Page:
The Irish Times view on rent pressure zones: And still rents soar

Measures introduced in 2016 should have kept a lid on inflation on rents – but they haven’t

It has always been something of an anomaly that we can have double-digit rent inflation – it was running at 11.7 per cent in the first quarter of 2022, according to property website – when the majority of rental properties are located in so-called Rent Pressure Zones (RPZs) and therefore subject to strict controls.

The 2016 RPZ legislation limited landlords in designated areas from increasing rents by more than 4 per cent per annum. These areas quickly grew to cover most urban centres and therefore most rental properties. The 4 per cent ceiling was changed in 2021 to a limit that could not exceed general inflation – or a maximum of 2 per cent if inflation was higher than that – an important caveat in the current context.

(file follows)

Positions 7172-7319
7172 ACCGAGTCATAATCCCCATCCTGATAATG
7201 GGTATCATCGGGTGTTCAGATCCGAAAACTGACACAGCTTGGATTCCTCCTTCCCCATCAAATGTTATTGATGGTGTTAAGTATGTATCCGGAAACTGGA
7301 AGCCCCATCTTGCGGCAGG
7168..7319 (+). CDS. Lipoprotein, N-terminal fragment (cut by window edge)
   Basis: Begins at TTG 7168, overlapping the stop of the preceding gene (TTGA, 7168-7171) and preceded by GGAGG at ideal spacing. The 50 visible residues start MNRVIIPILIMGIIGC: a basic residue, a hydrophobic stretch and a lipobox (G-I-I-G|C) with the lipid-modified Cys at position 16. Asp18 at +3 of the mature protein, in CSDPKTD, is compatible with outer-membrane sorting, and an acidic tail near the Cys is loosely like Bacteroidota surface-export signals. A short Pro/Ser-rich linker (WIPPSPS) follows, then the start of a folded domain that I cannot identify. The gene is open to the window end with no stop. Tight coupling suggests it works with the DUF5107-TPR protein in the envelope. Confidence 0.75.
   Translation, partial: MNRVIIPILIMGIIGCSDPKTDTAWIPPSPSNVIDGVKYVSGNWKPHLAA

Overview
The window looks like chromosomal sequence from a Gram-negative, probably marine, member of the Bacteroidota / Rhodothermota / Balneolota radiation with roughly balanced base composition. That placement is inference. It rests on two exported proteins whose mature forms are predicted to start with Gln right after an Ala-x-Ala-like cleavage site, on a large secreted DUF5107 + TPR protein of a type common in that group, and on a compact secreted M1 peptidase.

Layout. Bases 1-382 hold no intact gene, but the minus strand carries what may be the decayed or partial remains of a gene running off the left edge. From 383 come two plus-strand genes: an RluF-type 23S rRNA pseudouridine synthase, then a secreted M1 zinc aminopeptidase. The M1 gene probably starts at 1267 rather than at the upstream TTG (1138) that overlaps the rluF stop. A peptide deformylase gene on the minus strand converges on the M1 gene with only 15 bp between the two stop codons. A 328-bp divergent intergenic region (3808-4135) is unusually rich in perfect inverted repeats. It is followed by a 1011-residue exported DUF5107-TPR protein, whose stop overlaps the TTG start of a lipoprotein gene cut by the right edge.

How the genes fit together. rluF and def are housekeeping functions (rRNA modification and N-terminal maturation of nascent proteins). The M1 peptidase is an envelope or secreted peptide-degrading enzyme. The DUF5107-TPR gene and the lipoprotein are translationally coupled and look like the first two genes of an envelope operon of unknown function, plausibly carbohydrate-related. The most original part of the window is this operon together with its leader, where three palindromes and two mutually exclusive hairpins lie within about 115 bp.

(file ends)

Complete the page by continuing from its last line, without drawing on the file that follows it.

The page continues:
The measures should have kept a lid on inflation on rents but they haven’t. There are a number of possible explanations. Some landlords may simply be flouting the rules. The Residential Tenancies Board, which regulates the sector, said last November it was “aware of a level of non-compliance by landlords with rent-setting regulations”.

Other landlords may be availing of legitimate exemptions. Under the rules, landlords getting work done to their properties are allowed apply rent increases over and above the regulations.

The more likely explanation, however, is that the RPZ net is failing to capture the requisite amount of properties to limit headline inflation. Under the rules, new rental stock never let before and new tenancies in properties that have not been let in the previous two years are exempt from the controls. Landlords of these properties are free to charge whatever the market will bear.

Most of the newer properties are being funded by build-to-rent investors and pitched at the higher end of the market. A report by economist Jim Power for the Institute of Professional Auctioneers and Valuers claimed the RPZ rules conferred an unfair advantage on institutional entities who, it said, were replacing the smaller players and the replacement properties were being let at much higher rates of rent. The Government may have to look again at fine-tuning the legislation.